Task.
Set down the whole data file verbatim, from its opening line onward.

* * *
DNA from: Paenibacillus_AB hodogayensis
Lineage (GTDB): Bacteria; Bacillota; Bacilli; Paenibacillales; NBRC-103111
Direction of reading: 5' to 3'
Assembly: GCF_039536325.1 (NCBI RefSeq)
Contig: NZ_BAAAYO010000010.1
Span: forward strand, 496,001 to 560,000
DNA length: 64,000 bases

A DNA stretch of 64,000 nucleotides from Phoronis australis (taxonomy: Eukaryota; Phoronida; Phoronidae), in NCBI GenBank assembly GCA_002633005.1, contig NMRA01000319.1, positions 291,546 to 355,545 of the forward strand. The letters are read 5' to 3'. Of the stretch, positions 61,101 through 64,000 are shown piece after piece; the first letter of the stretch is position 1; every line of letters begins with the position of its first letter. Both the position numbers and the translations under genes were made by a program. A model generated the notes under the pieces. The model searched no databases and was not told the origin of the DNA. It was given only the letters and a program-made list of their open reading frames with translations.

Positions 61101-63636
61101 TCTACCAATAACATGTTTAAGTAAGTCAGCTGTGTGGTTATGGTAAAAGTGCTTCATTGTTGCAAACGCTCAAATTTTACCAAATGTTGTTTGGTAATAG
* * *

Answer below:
DNA from: Paenibacillus_AB hodogayensis
Lineage (GTDB): Bacteria; Bacillota; Bacilli; Paenibacillales; NBRC-103111
Direction of reading: 5' to 3'
Assembly: GCF_039536325.1 (NCBI RefSeq)
Contig: NZ_BAAAYO010000010.1
Span: forward strand, 496,001 to 560,000
DNA length: 64,000 bases

A DNA stretch of 64,000 nucleotides from Phoronis australis (taxonomy: Eukaryota; Phoronida; Phoronidae), in NCBI GenBank assembly GCA_002633005.1, contig NMRA01000319.1, positions 291,546 to 355,545 of the forward strand. The letters are read 5' to 3'. Of the stretch, positions 61,101 through 64,000 are shown piece after piece; the first letter of the stretch is position 1; every line of letters begins with the position of its first letter. Both the position numbers and the translations under genes were made by a program. A model generated the notes under the pieces. The model searched no databases and was not told the origin of the DNA. It was given only the letters and a program-made list of their open reading frames with translations.

Positions 61101-63636
61101 TCTACCAATAACATGTTTAAGTAAGTCAGCTGTGTGGTTATGGTAAAAGTGCTTCATTGTTGCAAACGCTCAAATTTTACCAAATGTTGTTTGGTAATAG